Damla Çağla Patır1, Sibel Demiral Sezer1, Aybüke Olgun2, Harun Akar1

1Department of Internal Medicine, University of Health Sciences, Izmir Tepecik Training and Research Hospital, Izmir, Turkey
2Department of Hematology, University of Health Sciences, İzmir Tepecik Training and Research Hospital, Izmir, Turkey

Keywords: Immunoglobulin M, multiple myeloma, Waldenstrom's macroglobulinemia


Immunoglobulin M (IgM) multiple myeloma is a very rare hematologic malignancy which comprises less than only 0.5% of multiple myeloma (MM) cases. Immunoglobulin M multiple myeloma and Waldenstrom's macroglobulinemia (WM) are two distinct hematologic entities with the common finding of IgM monoclonal gammopathy. This article presents a case of IgM multiple myeloma with increased monoclonal IgM overlapping with multiple myeloma.


Multiple myeloma (MM) is a hematologic malignancy characterized by uncontrolled and monoclonal increase in plasma cells, the mature form of B lymphocytes. In most patients, monoclonal characterization of immunoglobulin G (IgG) (52%) or IgA (21%) is detected in serum and urine.[1] Immunoglobulin M multiple myeloma is a very rare hematological malignancy accounting for only less than 0.5% of MM cases.[2] It is critical to differentiate this disease from more common but still rare hematological diseases such as Waldenstrom’s macroglobulinemia (WM). Immunoglobulin M monoclonal gammopathy is a common finding of both diseases.[3] The presence of lytic bone lesions, hypercalcemia, plasma cell infiltration, and monoclonal Ig elevation in bone marrow leads to MM diagnosis, whereas lymphadenopathy, hepatosplenomegaly, and monoclonal IgM elevation supports the diagnosis of WM.[4] Hyperviscosity is not specific to WM, but can be observed in IgM multiple myeloma due to the large structure of IgM immunoglobulin.[3] Immunoglobulin M MM is a different disease than WM and should be considered when the clinical findings of WM are not accompanied by this clinical presentation. Diagnosis should be confirmed with cytogenetic analysis of malignant cells in clinically overlapping cases.[5,6] In this article, we present a case of IgM multiple myeloma with a serum IgM level of 7,700 mg/dL and plasma cell infiltration of over 20% in bone marrow biopsy.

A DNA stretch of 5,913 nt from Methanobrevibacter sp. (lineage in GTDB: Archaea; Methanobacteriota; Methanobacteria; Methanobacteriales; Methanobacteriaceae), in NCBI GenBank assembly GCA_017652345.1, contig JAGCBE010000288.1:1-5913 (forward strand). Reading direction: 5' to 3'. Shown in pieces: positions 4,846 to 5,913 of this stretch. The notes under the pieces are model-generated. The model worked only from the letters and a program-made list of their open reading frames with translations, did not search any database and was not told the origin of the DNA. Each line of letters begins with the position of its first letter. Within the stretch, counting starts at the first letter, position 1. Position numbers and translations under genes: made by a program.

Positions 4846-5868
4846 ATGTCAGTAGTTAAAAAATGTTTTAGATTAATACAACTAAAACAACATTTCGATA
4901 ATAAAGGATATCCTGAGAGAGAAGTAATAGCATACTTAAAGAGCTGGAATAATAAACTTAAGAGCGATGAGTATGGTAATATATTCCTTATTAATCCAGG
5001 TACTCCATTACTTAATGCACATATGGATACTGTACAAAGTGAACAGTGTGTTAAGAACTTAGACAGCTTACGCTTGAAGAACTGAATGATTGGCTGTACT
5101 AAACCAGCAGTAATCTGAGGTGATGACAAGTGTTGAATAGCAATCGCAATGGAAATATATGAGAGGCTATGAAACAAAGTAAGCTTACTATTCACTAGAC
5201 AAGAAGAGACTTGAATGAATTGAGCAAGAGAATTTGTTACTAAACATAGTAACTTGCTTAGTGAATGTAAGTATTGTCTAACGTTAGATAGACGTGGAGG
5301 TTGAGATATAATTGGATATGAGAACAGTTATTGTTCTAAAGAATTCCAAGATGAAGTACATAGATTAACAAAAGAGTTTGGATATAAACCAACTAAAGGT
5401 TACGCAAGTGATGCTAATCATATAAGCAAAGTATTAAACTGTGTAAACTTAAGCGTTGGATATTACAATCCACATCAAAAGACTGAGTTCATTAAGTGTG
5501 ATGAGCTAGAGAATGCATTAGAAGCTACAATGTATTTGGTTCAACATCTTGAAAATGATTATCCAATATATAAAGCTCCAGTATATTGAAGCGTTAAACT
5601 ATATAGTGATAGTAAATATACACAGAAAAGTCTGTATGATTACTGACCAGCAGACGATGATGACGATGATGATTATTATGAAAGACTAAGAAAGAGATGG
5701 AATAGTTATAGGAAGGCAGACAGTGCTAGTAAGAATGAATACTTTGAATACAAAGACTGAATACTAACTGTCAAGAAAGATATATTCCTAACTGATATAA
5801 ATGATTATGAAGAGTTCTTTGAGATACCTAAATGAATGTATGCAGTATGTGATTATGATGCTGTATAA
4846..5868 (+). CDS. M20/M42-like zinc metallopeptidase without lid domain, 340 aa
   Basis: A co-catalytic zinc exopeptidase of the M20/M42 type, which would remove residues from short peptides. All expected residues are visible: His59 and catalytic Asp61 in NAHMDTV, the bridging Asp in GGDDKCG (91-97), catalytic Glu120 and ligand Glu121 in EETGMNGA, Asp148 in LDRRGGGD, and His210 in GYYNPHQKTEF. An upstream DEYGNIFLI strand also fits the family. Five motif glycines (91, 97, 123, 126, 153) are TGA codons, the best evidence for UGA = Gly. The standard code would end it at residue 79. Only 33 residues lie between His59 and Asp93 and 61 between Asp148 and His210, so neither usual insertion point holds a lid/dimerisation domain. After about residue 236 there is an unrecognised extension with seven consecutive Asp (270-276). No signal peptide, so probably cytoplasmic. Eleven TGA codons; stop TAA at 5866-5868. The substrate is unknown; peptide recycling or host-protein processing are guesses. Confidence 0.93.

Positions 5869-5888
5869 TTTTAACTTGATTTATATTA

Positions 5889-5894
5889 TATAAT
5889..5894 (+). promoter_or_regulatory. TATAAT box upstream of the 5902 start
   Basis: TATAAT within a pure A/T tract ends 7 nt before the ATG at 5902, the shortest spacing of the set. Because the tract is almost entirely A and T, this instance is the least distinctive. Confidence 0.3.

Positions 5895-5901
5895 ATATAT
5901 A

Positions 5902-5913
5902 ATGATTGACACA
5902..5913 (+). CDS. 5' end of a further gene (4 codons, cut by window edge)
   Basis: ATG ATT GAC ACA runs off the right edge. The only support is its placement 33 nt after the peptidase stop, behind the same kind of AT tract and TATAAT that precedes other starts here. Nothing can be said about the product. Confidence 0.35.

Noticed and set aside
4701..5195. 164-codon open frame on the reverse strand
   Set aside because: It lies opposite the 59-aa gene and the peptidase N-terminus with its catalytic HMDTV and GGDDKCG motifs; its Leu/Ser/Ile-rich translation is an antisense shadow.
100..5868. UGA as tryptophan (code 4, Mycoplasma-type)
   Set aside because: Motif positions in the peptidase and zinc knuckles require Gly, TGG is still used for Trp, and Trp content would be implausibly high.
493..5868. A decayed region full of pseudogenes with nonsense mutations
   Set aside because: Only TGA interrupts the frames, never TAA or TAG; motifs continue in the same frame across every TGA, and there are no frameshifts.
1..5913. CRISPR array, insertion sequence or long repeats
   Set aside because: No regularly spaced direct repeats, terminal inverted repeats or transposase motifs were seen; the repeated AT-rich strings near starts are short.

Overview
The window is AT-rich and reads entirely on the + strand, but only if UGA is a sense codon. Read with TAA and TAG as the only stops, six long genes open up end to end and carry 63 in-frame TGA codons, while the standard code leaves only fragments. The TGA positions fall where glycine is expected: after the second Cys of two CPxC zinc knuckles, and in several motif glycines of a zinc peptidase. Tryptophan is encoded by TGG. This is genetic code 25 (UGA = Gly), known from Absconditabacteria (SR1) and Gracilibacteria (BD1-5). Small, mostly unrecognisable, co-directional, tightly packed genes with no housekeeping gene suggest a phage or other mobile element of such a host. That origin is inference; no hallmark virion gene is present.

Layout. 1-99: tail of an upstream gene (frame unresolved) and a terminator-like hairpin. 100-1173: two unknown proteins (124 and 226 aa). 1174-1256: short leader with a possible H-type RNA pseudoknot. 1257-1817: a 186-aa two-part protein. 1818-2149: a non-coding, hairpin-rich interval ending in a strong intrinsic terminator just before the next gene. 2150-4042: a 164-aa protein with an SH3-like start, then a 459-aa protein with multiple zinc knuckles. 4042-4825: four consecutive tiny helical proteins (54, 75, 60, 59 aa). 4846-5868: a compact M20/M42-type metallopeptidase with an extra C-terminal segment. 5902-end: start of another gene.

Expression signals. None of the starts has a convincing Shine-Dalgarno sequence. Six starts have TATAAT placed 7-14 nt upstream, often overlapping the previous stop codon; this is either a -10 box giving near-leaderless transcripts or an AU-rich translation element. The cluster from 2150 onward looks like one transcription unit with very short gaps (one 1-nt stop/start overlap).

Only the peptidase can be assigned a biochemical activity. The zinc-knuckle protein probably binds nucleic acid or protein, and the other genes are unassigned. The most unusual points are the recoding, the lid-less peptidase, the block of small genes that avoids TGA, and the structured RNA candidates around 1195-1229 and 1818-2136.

Case Report

A 67-year-old male patient was admitted to our internal medicine outpatient clinic with complaints of weight loss and fatigue. Anemia and elevated sedimentation were determined and the patient was hospitalized for general examination and treatment. Initial examination of patient revealed body temperature of 37.6° C, BP: 128/62 mmHg, heart rate: 72 bpm, and RR: 18 bpm. Physical examination revealed no organomegaly. Peripheral lymphadenopathy was not detected. Lung sounds were normal. Heart sounds were rhythmic and without extra sounds or murmur. She had pain and tenderness on the chest. The patient’s blood biochemistry and complete blood count results were as follows: blood glucose: 97 mg/dL, creatinine: 0.8 mg/ dL, AST: 10 U/L, ALT: 10 U/L, Na: 139 mmol/L, K: 4.18 mmol/L, Cl: 105 mmol/L, Ca: 8.9 mg/dL, albumin: 3.2 g/dL, globulin: 5.9 g/dL, spot urine protein/creatinine: 1.7 g, IgA: 7.82 mg/dL, IgG: 443 mg/dL, IgM: 7,770 mg/dL, WBC: 3,300x109/L, Hgb: 8.3 g/dL, PLT: 250x109/L, sedimentation: 140 mm/h. Thoracic computed tomography (CT) of the patient revealed bilateral fractures in ribs 7 and 10 in the first costa (Figure 1). Evaluation of the patient’s peripheral smear showed leukocyte counts were compatible with hemogram and normal lymphocyte morphology. Erythrocytes were normocytic and hypochromic and there was a Rouleaux formation. Bone marrow aspiration and biopsy were performed. Bone marrow biopsy revealed 20% plasma cell infiltration. Biopsy results were compatible with myeloma. Serum immunofixation analysis showed monoclonal elevation of IgM and was consistent with IgM myeloma. Serum immunofixation electrophoresis showed that free kappa/lambda ratio: 416 mg/dL (170-370) and 15.41 (1-35-2.65). The patient was ultimately diagnosed with IgM-kappa-type MM. The patient was transferred to the hematology department with a diagnosis of multiple myeloma. Prednisolone and lenalidomide were initiated as treatment.